Kaizen (改善), is the Japanese word for “improvement.” And the Kaizen Effect is the idea of getting 1% better everyday. Another way to look at it is “No Zero Days,” which is saying that every day you do at least one thing everyday to advance your goals.
And to alter a Bill Gates quote:
Most people overestimate what they can do in a day and underestimate what they can do in a year.
A one percent improvement every day will compound to amazing results in a year. Even, or perhaps more importantly, establishing the habit of thinking of improvements and consistently working towards your goal every day will do more to advance your goals than working for hours intermittently.
In this spirit, every week I will put up a suggestion on a 1% improvement you can make.
And in honor of my book reviews, which I started this week, and which will become an ongoing weekly feature:
Pick a book that you want to read, borrow it from the library (or take it off your bookshelf) and read 1 page every day this week.
What book will you start this week?
I took my mom out to lunch yesterday. Or to be more clear, I intended to pay for her but the meal was comped. A half hour after we ordered, we noticed the cooks were shutting down as the entire dining room had been served, except us (it was an open kitchen).
I caught up with my waiter by the open kitchen and asked about our food. The manager happened to be standing next to him (I didn’t plan this. I was lucky to find our waiter) and he asked if what I said was true. The kitchen expediter seemed to acknowledge the presence of a ticket for our meal and the manager apologized profusely and offered to comp our meal if we stayed. He also sent over some complimentary dip while we waited for our meal. The food was very good and I was impressed with the manager’s handling of the situation. I’ve had some not-so-great service as of late in restaurants and it’s made me less inclined to dine out.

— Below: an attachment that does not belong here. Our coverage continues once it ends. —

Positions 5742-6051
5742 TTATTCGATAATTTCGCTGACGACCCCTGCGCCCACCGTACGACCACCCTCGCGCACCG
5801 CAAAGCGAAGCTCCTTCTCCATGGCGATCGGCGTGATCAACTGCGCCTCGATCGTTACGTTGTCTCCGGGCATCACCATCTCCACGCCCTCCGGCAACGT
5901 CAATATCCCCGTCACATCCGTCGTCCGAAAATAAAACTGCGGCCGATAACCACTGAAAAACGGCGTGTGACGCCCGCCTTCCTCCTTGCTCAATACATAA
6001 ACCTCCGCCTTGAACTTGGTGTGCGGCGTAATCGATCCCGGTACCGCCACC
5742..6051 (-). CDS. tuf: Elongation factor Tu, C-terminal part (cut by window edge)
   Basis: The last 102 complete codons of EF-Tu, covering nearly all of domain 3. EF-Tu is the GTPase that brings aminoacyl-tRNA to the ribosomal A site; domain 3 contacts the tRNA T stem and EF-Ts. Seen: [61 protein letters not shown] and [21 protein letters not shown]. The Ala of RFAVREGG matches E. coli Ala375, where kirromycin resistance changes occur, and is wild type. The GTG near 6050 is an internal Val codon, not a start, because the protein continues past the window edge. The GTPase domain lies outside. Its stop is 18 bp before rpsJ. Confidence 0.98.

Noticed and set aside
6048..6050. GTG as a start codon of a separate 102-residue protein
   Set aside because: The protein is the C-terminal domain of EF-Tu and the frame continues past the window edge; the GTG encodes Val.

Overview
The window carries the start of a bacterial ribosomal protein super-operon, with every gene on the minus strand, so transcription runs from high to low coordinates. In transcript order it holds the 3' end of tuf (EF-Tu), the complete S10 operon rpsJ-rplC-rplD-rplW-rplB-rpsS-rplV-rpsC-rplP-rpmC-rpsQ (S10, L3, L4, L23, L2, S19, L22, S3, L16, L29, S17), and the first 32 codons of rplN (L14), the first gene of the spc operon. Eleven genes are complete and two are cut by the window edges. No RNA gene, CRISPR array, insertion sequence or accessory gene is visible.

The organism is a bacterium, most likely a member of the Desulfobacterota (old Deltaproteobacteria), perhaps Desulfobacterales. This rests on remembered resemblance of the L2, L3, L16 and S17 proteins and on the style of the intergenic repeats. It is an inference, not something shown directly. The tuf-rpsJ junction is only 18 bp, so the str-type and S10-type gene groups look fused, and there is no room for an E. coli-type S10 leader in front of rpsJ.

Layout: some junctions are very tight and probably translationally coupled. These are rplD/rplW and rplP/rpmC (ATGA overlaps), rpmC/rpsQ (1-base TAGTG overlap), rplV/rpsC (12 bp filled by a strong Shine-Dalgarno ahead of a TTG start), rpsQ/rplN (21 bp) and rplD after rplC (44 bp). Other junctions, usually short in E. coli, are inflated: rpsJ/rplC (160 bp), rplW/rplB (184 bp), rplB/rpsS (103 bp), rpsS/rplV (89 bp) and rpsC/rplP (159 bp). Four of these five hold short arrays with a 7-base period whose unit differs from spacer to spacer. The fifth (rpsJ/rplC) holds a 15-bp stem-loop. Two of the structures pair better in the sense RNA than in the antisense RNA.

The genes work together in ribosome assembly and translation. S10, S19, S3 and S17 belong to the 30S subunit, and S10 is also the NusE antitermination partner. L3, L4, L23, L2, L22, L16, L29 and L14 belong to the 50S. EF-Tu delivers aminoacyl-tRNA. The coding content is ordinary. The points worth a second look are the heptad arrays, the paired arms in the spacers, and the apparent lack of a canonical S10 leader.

And it got me to thinking, why do I get bad service? Part of it is that I don’t order drinks as often anymore and there is some anecdotal evidence that waiters are more attentive to big-spending parties. We could always go the racist angle. (My mom did, but there were some other minorities that got food). I’m sure this was an isolated incident. I’m sure it had nothing to do with us.
But of course, I’m still digging on the Internet on what to do. On Quora I liked the following suggestion on “If I receive poor service from a waiter/waitress in a restaurant, what’s the best way to show my displeasure?
Continue reading The Best Way to Deal with Bad Service